“I finally came up with our prices the night before we opened. It really was based on our expenses and what we had spent and lost, and what we needed to recover in five years,” said Doug Boudreaux, a pharmacist and co-owner of the Shreveport medical marijuana dispensary Hope Pharmacy.

Pharmacies say if they get more patients, prices will go down. They say any addition of new products also will help, such as plans to offer dissolving strips taken by mouth and topical creams.

Doctors and patients hope the addition of a second grower would drive down costs.

Southern’s grower, Ilera Holistic Healthcare, is setting up operations, with plans to have medical marijuana on pharmacy shelves next year. Ilera CEO Chanda Macias said the company will have a manufactured-suggested retail price for products and will stress customer affordability to pharmacies.

Chou’s hopeful the cost difficulties some patients are having will be addressed.

“I want to be clear: there are a lot of people who are getting a really, really good benefit out of this. I have many people who tell me they’ve been totally pain free for the first time in years,” he said.

By Green Miles Buds

Marijuana Legalization In Illinois Won’t Apply To People Living In Public Housing

Once again, a major failing in the current model of state-by-state marijuana legalization has been exposed. In Chicago, the public housing agency has released a memo clarifying that residents may not partake in the state’s soon-to-be-legal cannabis industry in the comfort of their homes.

Chicago Housing Authority, which is the third largest agency of its kind in the country with over 20,000 households in its system, had this to say in a communication sent to housing voucher recipients:

“While federal law prohibits marijuana use and possession in federally subsidized housing, the CHA is working to educate and inform residents so they understand all applicable laws related to cannabis and federally-funded housing. The CHA will work with the City of Chicago as it develops rules and regulations in accordance with existing state and federal laws in order to ensure a safe and responsible implementation of legalized cannabis in Chicago on January 1, 2020.”

The memo was a reminder of an issue that has plagued many of the five million public housing residents across the country, of whom one quarter are disabled and 35 percent are elderly. Since many such programs are federally funded, federal law applies to the properties. That means residents can be evicted for consuming state-legal cannabis, even if they have been approved as medical marijuana patients.

Residents Face Evictions

Such regulations can be disastrous, particularly for public housing residents whose age or health condition leave them with limited mobility, and echoes similar restrictions on residents of federally subsidized nursing homes. In upstate New York, an elderly man was evicted from his public housing after authorities discovered he had been taking medicinal marijuana for his chronic pain condition. 78-year-old John Flickner wound up in a homeless shelter, even though he has a New York medical cannabis card.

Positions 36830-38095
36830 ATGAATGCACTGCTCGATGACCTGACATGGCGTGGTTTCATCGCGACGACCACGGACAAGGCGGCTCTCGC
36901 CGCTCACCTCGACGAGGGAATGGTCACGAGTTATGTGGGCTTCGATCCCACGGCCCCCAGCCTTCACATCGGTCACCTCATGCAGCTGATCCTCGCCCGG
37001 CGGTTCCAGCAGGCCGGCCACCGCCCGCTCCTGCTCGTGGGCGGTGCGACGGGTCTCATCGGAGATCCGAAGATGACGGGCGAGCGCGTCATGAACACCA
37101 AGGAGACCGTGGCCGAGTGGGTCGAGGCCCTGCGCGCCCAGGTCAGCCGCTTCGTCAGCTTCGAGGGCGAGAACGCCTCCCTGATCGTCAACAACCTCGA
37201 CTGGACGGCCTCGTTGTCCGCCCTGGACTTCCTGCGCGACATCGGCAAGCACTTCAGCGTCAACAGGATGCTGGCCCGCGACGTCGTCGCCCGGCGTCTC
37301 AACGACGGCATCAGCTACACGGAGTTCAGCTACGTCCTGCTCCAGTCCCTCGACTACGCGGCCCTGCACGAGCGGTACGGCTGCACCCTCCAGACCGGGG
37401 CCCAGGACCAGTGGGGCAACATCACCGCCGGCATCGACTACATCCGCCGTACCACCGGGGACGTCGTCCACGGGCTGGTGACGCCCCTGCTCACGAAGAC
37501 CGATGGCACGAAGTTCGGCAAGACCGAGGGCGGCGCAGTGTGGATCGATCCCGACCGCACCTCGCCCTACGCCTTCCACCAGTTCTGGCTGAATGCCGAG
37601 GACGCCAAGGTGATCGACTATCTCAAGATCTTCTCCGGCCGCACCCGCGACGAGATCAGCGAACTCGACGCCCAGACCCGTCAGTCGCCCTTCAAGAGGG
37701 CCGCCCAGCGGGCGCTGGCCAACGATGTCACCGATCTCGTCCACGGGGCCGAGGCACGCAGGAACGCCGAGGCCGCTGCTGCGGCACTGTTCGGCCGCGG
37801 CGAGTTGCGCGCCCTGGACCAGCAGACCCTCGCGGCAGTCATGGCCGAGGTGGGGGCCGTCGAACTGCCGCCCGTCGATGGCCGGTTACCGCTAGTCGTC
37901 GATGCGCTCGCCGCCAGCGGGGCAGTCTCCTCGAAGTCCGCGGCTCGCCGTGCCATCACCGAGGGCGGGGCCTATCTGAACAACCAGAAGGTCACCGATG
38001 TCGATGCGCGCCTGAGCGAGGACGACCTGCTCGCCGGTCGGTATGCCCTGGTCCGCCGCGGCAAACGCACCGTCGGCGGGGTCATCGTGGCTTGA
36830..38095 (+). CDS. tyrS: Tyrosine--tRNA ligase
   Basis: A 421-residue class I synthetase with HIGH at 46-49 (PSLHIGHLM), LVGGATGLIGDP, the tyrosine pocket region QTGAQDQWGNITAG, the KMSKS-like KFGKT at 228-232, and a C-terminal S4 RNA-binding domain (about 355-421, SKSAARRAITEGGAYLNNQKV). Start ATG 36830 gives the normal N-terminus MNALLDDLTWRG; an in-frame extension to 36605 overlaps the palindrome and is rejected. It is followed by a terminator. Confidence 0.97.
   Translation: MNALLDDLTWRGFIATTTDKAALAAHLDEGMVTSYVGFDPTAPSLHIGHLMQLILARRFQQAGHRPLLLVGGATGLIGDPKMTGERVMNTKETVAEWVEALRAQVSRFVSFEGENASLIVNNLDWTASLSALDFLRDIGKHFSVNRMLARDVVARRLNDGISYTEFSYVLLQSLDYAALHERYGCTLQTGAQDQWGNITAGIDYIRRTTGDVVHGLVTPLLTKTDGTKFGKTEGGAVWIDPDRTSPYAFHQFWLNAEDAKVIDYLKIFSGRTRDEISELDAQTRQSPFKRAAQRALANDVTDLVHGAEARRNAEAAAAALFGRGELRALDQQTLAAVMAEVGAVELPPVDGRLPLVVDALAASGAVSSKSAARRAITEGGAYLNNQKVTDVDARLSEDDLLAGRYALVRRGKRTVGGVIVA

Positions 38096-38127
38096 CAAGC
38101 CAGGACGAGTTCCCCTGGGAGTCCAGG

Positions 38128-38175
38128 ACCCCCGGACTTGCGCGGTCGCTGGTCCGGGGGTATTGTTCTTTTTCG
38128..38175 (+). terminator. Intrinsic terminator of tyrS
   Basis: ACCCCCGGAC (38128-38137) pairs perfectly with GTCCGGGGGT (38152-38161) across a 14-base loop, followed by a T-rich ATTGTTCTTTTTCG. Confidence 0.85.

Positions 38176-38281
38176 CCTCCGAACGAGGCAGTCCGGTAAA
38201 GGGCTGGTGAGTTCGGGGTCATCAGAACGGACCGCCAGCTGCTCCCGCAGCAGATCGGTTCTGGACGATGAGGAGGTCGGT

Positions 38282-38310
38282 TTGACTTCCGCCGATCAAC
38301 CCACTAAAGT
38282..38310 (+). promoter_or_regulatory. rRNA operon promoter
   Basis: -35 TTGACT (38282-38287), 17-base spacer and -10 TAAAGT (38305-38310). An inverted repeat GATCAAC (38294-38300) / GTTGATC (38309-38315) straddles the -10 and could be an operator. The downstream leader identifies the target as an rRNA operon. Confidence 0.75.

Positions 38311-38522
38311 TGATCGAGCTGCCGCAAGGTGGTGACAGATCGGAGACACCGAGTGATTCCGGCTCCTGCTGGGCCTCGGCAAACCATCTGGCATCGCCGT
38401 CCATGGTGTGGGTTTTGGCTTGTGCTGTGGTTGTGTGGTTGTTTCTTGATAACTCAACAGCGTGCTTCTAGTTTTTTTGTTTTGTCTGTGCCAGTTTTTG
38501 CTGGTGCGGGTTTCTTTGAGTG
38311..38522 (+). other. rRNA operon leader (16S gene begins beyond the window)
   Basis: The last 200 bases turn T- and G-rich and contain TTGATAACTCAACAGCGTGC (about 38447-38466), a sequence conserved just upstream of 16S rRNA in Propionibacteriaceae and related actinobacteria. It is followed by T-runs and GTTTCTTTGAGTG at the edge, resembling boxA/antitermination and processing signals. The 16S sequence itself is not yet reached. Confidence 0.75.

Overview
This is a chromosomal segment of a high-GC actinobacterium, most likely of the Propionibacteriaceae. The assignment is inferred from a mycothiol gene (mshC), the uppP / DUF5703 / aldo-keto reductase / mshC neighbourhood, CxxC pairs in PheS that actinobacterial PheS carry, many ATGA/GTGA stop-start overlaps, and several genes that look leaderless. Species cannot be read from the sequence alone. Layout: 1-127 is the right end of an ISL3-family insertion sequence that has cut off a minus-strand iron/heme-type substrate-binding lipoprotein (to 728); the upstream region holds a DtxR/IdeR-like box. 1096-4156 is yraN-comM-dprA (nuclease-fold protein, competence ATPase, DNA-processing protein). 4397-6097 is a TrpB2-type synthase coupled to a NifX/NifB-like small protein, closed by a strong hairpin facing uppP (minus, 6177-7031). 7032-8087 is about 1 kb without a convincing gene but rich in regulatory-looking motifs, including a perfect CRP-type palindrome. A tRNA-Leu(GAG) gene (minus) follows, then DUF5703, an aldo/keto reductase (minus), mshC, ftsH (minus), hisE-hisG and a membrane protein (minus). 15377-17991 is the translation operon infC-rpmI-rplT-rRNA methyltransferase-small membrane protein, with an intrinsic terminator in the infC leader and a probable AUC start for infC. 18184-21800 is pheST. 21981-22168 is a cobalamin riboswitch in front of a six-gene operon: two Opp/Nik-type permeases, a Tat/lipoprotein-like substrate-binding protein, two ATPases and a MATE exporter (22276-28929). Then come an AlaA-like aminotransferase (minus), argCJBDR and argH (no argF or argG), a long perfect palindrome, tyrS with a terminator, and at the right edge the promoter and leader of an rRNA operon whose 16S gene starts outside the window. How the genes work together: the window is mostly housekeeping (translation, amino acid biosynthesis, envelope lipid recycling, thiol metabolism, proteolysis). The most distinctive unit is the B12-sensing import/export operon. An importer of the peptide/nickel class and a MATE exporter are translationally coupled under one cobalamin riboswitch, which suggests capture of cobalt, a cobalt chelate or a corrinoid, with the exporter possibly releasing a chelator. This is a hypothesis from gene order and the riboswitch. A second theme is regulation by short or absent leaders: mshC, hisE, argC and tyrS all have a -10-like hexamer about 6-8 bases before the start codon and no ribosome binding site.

A similar incident took place in California’s Humboldt County, where a woman and her teenage daughter were evicted after a maintenance worker discovered a small bag of the woman’s medicinal marijuana in their apartment. That woman’s lawsuit against the federal government over the matter was dismissed by a judge this summer.

The issue has not gone unchallenged in Washington, D.C. U.S. Representative Eleanor Holmes Norton introduced the latest bill that would permit medical marijuana use in public housing this spring. She presented a similar proposal during the last session that did not make it out of committee.

“Individuals living in federally funded housing should not fear eviction simply for treating their medical conditions or for seeking a substance legal in their state,” Norton commented upon bringing up the legislation earlier this year.

Illinois will become the 11th state to legalize recreational marijuana on January 1, after Governor J.B. Pritzker signed the legislation into effect in June. It is estimated that cannabis sales could pull $250 million in tax revenue by 2022.

The legislation has a special focus on social equity programs, and will prioritize business applications from entrepreneurs hailing from communities negatively affected by the War on Drugs as well as facilitate the expungement of thousands of past cannabis-related crimes.

This summer, the state’s medical cannabis program also underwent an expansion that added 11 new qualifying conditions for patients and guaranteed the permanent status of the system, among other changes.